Hang in there! You'll be just fine before you know it.
posted by cool breeze at 2:42 PM on June 2, 2011 [3 favorites]

You are not the only person who has been fired, or laid off, and you won't be the only person to succeed after suddenly parting ways with an employer. This will be a snapshot in the montage of your life. The hero's journey has to pass through the dark forest.

It sounds as though you've generally succeeded at other jobs. Succeed at something you care about -- craft something, write something, set a small goal and accomplish it -- and you will remember what it feels like to succeed.
posted by brainwane at 3:49 PM on June 2, 2011 [1 favorite]

I won't go into everything said before but I'll stress what others have said about setting some personal goals. I was out of work about 5 months and I could kick myself for not hitting the gym hard and losing some weight. I think I convinced myself I would land another gig any day so I might as well not getting too deep into anything else but that was BS. In hindsight, it was actually a valuable experience and taught me a lot about myself so I'm not bitter. But I would probably look back on that time fondly had I lost weight and got in better shape. I might consider it the best thing to ever happen to me.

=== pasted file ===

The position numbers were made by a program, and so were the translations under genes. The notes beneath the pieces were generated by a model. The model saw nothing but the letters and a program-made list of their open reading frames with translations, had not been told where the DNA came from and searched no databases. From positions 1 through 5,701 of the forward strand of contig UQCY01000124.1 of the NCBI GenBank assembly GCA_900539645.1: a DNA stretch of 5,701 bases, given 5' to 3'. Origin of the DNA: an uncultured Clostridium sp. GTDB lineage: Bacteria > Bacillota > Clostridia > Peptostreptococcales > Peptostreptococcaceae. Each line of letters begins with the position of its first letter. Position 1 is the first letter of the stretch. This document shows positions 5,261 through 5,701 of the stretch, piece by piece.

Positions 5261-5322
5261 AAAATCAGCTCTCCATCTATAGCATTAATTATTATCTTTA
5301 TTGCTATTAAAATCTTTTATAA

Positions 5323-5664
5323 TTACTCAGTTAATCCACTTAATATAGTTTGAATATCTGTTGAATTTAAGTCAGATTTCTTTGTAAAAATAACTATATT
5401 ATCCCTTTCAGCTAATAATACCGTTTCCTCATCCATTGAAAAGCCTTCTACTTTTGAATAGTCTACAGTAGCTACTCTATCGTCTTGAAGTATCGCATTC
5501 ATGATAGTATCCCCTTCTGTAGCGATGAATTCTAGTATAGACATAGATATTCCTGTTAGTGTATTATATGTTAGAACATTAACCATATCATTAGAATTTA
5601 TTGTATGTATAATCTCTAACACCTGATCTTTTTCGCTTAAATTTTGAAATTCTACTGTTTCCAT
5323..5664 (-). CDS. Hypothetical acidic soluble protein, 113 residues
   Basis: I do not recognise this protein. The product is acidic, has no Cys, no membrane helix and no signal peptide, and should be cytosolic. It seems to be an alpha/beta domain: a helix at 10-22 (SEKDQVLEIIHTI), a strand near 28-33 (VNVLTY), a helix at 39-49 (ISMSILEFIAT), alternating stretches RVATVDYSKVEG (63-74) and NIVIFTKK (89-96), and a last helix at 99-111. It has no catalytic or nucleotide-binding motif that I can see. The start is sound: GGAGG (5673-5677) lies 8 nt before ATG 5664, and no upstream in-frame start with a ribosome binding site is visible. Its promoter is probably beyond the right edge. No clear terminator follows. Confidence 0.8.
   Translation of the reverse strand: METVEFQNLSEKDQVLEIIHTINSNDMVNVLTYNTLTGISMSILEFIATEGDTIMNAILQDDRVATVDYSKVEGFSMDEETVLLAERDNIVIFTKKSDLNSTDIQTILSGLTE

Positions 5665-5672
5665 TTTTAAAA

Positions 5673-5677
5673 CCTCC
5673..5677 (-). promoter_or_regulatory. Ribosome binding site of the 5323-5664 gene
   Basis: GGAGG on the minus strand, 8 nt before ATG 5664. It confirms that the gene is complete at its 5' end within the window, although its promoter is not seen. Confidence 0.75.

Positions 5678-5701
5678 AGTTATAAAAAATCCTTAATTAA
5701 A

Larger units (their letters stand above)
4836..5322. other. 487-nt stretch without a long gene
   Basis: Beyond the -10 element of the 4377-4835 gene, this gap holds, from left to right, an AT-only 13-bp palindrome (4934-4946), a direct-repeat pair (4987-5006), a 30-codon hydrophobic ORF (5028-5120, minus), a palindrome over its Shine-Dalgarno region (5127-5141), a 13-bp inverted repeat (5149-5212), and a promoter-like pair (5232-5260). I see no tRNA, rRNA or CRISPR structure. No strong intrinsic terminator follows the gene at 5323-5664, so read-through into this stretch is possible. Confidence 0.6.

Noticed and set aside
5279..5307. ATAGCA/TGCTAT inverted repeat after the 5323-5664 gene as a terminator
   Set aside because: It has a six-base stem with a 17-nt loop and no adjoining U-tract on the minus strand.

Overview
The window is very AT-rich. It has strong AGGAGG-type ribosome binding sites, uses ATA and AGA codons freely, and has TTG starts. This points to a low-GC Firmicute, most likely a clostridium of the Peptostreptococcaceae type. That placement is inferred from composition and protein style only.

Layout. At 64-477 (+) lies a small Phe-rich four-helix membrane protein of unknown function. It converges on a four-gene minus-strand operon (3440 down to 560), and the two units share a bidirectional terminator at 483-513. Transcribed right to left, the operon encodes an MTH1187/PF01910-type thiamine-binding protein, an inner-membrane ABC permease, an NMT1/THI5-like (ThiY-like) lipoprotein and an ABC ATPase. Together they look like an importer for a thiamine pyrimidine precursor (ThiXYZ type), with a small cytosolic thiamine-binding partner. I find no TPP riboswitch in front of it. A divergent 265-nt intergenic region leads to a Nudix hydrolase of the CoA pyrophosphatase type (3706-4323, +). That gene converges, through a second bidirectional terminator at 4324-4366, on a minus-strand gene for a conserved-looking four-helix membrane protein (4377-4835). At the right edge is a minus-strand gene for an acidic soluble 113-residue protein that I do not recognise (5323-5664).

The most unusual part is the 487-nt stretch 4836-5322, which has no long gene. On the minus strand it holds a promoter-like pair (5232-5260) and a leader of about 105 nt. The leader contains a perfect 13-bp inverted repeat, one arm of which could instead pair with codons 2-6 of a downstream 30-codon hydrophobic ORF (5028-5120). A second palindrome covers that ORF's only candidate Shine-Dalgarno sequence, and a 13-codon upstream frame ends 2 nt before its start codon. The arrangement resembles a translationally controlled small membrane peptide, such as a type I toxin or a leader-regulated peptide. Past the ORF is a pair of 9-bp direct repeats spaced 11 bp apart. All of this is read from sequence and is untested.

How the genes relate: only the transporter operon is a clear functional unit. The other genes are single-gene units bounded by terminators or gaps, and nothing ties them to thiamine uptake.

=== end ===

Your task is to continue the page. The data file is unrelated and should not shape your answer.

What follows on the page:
The last thing you should do is mope around or be depressed. You might have a lot of time on your hands during a time when you can't afford to spend any money but the best things in life are free. Spend time with your mate (or find a mate), hang out with friends and family, visit your grandparents, exercise, start a garden, declutter and have a yard sale, etc.